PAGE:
In 2001, a chimp-sized cranium (lacking the lower jaw) was discovered in the Djurab Desert in the central African nation of Chad by a team led by Michael Brunet (University of Poitiers, France). Dating by radiometric means was impossible, but the vertebrate fossils found in association with the skull compared to East African dates of between six and seven million years BP (before the present). Brunet believed that he had found the oldest hominid (i.e., an evolutionary ancestor to modern humans).
The press hailed it as the true “missing link.” It was featured on the front cover of Nature, perhaps the most respected science journal in the world, on July 11, 2002. Its scientific name is Sahelanthropus tchadensis, and it has been nicknamed “Toumaï” (“hope of life”).
From the very beginning, the cranium has been the center of controversy among evolutionists. To begin with, from the back the skull looks like a chimpanzee. From the front it looks like an australopithecine. Bernard Wood put it this way: “Quite simply, a hominid of this age should only just begin to show signs of being a hominid. It certainly should not have the face of a hominid less than one-third of its geological age” (Nature, July 11, 2002, p. 134).
Second, if “Toumaï” is a hominid, it would disqualify many famous fossils that are not nearly as old and whose discoverers have claimed their human ancestry.
Furthermore, if “Toumaï” is a hominid, the inferred age of “Toumaï” would place the beginning of the human evolutionary line much earlier than molecular studies have allegedly indicated. In other words, the molecular data do not conform to the fossil data.
Last is the question of whether or not “Toumaï” was bipedal, which is one of the major qualifications for being a hominid. There was severe postmortem distortion of the cranium (i.e., after the death of the individual); it had to be reconstructed by computer. The position and shape of the foramen magnum (the hole at the base of the skull through which the spinal cord goes) differs in bipedal beings (humans) versus quadrupedal animals and primates. The extreme distortion of the skull makes it difficult to determine the shape and location of the foramen magnum with certainty.
On October 10, 2002, an international team headed by Milford Wolpoff (University of Michigan) wrote a letter to Nature challenging the fact that “Toumaï” was a hominid. They claimed that the features in the teeth, face and skull used by Burnet in calling “Toumaï” a hominid are not unique to hominids but can be found in apes as well. They suggested that “Toumaï” might be an ancestral female gorilla (Ann Gibbons, The First Human, Doubleday, 2006, p. 218). The controversy continues to this day.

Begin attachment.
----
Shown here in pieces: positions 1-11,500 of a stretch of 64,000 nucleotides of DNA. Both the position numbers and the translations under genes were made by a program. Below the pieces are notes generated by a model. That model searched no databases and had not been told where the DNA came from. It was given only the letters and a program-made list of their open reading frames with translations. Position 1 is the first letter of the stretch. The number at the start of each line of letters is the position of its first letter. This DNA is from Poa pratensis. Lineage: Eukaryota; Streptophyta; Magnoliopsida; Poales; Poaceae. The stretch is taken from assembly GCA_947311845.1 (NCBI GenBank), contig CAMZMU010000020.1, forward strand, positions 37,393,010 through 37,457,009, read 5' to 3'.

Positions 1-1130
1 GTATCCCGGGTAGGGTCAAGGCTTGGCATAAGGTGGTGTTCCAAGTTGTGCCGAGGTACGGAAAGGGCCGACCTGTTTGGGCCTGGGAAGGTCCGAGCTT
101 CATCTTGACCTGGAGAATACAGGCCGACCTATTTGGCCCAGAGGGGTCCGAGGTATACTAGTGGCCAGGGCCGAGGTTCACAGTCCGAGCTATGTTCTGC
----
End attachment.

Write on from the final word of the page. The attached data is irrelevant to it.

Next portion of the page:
Since evolutionists believe that humans evolved from an ape-like stock, it is not surprising that they should consider ape-like fossils as possible human ancestors.
That controversies like this arise is not surprising. Since evolutionists believe that humans evolved from an ape-like stock, it is not surprising that they should consider ape-like fossils as possible human ancestors. Evolutionists claim: “During the Miocene epoch [from 5.5 to 22 million years ago] as many as 100 species of apes roamed throughout the Old World” (“Becoming Human,” Scientific American special, 16:2, 2006, p. 5). Yet, evolutionists claim that virtually no ape fossils have been found. Creationists suspect that many fossils of extinct ape species have been found but that they are misinterpreted as human evolutionary ancestors. The reasons for such misidentification are easily understood.
The definition of the term hominid is still disputed. There seems to be a consensus among evolutionists that there are at least two defining qualifications: (a) bipedal locomotion and (b) reduced canines. However, this is an improper definition. It is loaded with evolutionary presuppositions that prejudice a fossil toward possible human ancestry without proving it. The biblical distinction that true humans are made in the “image of God” is disregarded. In other words, in diagnosing fossils, the dice are loaded improperly in favor of evolution.
Finding a human ancestor guarantees celebrity status for the discoverer. No other type of fossil discovery delivers such rewards for the finder. To find a non-human primate ancestor is not newsworthy. Thus, there is a subconscious bias to interpret any primate fossil as a possible human ancestor.
Funding for field expeditions from the National Science Foundation, the National Geographic Society or other foundations is often based on whether or not one has found hominid fossils. Thus there is a further subconscious bias to interpret any primate fossil as a possible human ancestor in order to guarantee funding for future research.
A National Science Foundation director observed: “The exceedingly cut-throat level of competition in Eastern African anthropology is a long-standing problem” (Ann Gibbons, The First Human, p. 101). This unbelievable competition adds to the bias in interpreting primate fossils as possible human ancestors in an attempt to outdo others working in the field to gain fame and other rewards.
It is my belief, after study in this field for forty years, that all of the hominid fossils below the level of Homo erectus (which is fully human) are nothing but extinct primates that have been arranged in a sequence to attempt to prove that humans have evolved.